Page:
• Involving Law Enforcement. Organizations often reflexively want to contact law enforcement in response to a data incident. Although this may be beneficial, there are some considerations that organizations should weigh before doing so. The frequency and severity of these attacks has led to more attention from various law enforcement agencies and significantly more success in identifying and prosecuting attackers. Federal law enforcement agencies often have intelligence on various groups responsible for these attacks and, as a result, may be able to provide important information in responding to, containing, and remediating these attacks. However, law enforcement agencies may not always be able to share much information, particularly where the information relates to an ongoing investigation.

Additionally, alerting law enforcement can result in having the agency become significantly more involved in, or even controlling, the investigation of the incident. Law enforcement involvement could impact privilege issues and, more generally, may not be ideal in all circumstances. We suggest that organizations consult with legal counsel to evaluate the potential advantages and disadvantages of notifying law enforcement based on their specific circumstances.

  • DDoS Mitigation. Companies should be aware that many DDoS mitigation vendors offer emergency DDoS hotlines or protection services that can be deployed for new customers, even where a company has not proactively secured such services. Engaging a DDoS mitigation service provider after an attack has started can help to reduce the length and severity of an attack, allowing a company to get its affected servers and websites back up and running more quickly.

After an Attack

  • External Communications. When and how an organization communicates about a DDoS or other cyber attack may impact its exposure and liability following an incident. These communications may include: (i) general communications about the incident with media, investors, customers, or regulators; and (ii) formal notifications ranging from those necessitated by legal or regulatory requirements to formal contractual notices necessary to exercise force majeure or emergency circumstances. Organizations should be especially cautions about all internal and external communications and we suggest that organizations consult with legal counsel, and in some cases external public relations resources, to more fully evaluate the potential effects such communications may have on the investigation and the organization more generally.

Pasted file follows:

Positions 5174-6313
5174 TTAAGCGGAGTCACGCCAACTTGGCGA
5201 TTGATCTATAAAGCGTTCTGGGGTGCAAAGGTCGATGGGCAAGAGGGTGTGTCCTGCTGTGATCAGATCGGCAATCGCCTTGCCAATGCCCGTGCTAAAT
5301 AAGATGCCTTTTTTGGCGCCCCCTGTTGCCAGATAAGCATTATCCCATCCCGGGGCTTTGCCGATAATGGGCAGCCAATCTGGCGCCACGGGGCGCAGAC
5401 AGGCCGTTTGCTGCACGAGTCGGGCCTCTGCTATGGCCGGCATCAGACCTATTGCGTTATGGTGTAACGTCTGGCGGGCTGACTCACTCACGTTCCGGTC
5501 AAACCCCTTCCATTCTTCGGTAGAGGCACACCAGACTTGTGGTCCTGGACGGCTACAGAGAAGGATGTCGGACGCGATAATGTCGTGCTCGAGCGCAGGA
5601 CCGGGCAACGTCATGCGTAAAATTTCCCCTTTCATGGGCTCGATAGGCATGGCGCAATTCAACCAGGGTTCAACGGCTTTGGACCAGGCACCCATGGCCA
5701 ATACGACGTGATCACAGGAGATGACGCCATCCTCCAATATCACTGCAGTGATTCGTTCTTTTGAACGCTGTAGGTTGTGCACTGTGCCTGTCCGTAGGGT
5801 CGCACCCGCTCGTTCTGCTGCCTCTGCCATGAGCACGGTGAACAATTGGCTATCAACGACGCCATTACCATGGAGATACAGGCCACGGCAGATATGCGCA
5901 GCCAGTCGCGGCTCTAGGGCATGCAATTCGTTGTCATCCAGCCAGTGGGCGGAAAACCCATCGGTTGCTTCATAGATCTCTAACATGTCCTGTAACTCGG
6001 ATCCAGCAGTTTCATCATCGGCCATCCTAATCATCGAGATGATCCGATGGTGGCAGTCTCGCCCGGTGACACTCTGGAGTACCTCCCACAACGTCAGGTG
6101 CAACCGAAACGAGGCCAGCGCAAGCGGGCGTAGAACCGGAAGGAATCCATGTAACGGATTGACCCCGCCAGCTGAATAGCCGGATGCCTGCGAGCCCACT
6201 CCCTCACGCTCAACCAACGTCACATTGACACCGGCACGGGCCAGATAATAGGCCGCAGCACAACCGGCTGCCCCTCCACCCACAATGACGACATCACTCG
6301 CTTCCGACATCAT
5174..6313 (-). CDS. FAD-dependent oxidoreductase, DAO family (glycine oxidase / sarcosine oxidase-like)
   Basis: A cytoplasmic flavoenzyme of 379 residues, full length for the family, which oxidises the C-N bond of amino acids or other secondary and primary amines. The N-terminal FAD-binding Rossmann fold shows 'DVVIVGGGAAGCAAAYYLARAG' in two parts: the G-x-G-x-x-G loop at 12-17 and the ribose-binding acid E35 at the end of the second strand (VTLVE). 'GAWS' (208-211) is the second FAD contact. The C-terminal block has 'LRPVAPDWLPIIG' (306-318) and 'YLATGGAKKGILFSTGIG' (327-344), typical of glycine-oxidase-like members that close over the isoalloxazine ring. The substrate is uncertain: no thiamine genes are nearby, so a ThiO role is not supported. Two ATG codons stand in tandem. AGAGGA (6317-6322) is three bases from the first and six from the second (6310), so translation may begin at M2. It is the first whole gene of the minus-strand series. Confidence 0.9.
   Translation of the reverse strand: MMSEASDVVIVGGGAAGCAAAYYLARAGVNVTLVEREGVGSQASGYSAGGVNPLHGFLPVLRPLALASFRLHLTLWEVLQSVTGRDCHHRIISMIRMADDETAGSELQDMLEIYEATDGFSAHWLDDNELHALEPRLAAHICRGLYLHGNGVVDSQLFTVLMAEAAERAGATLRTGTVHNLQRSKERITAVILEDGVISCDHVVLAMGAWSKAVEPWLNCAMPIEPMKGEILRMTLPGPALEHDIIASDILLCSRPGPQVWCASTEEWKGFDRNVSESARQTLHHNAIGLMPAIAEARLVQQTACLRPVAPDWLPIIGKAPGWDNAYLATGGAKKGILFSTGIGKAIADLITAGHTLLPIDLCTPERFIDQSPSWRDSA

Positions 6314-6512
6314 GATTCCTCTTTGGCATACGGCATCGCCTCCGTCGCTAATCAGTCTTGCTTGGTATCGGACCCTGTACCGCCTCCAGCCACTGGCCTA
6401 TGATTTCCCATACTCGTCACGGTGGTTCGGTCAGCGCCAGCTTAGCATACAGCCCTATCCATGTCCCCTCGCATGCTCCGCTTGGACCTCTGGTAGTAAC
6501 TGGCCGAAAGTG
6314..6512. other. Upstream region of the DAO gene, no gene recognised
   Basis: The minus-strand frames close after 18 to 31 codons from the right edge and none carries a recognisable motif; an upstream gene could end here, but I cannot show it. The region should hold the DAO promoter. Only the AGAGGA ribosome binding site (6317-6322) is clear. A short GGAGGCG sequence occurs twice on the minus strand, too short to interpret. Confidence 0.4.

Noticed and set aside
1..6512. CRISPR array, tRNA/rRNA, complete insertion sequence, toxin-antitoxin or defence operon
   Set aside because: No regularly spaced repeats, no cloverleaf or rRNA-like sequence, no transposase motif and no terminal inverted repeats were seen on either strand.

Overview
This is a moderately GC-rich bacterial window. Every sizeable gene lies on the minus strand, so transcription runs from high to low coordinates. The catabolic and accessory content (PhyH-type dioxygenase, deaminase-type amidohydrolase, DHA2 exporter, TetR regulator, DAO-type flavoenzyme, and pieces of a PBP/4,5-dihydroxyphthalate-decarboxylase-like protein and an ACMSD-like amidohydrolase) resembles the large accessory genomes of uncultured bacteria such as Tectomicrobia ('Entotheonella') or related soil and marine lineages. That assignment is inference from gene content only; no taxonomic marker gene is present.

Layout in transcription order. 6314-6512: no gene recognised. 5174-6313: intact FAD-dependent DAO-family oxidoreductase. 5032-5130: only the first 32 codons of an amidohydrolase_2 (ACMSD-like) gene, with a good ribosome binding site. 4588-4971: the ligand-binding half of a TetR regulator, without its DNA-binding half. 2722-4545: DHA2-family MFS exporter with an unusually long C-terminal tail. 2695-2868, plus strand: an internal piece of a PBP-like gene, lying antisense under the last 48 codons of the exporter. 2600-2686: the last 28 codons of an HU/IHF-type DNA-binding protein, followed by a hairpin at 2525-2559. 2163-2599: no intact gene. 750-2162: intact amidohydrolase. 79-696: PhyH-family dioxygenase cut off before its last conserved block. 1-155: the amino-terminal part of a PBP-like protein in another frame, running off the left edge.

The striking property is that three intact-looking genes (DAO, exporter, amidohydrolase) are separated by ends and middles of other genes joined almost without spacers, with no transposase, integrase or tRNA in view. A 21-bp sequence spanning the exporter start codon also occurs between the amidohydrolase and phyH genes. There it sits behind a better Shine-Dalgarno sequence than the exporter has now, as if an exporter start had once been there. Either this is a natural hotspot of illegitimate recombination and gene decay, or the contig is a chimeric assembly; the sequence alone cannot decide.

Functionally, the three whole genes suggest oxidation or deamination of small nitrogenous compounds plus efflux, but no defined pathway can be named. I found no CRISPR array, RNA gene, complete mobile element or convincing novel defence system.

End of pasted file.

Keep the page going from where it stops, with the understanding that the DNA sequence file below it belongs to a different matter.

• Further Investigation. Following an organization’s remediation and restoration efforts, it is often necessary to conduct a further investigation into the circumstances surrounding the attack and to determine whether and to what extent any legal obligations have been triggered. Depending on the organization’s capabilities and resources, it may be possible to leverage any incident detection measures the organization has to identify indicators of compromise and confirm that the malicious activities were limited to the known aspects of the particular attack. In some circumstances, retaining independent forensic investigators may be necessary to conduct a thorough investigation into whether any unauthorized access or acquisition to customer information or confidential business information occurred prior to or during the attack.
  • Preparing for Potential Litigation or Claims. As mentioned previously, DDoS attacks could result in litigation or regulatory scrutiny for a variety of reasons. Examples of potential actions stemming from such an attack include:
    • An action brought by financial services customers alleging consequential damages and lost profits based on an inability to access financial accounts or buy and sell stock during an attack;
    • Claims against service providers for failing to provide contractually-guaranteed service levels;
    • Claims based on allegations of the theft of customer information, trade secrets, intellectual property, or other confidential or protected information; and
    • Claims alleging negligence or fraud based on a company’s failure to adequately protect against a DDoS attack or appropriately limit liability in its agreements with customers.

Anticipating and preparing for this type of potential exposure can better position the organization for defending against these claims. Relatedly, organizations are required to preserve potentially relevant information and documents once they reasonably anticipate litigation. To that end, organizations should consult with legal counsel to determine when it is appropriate to put litigation holds in place to ensure that they avoid potential spoliation issues and sanctions. Organizations in this position must also consider whether and how an assertion of privilege protections under the work-product doctrine may affect its preservation obligations. If a company asserts that materials have been prepared by and with legal counsel “in anticipation of litigation” and are therefore protected, it should consider whether this assertion also triggers an obligation to preserve evidence at that time.


Posted by Cooley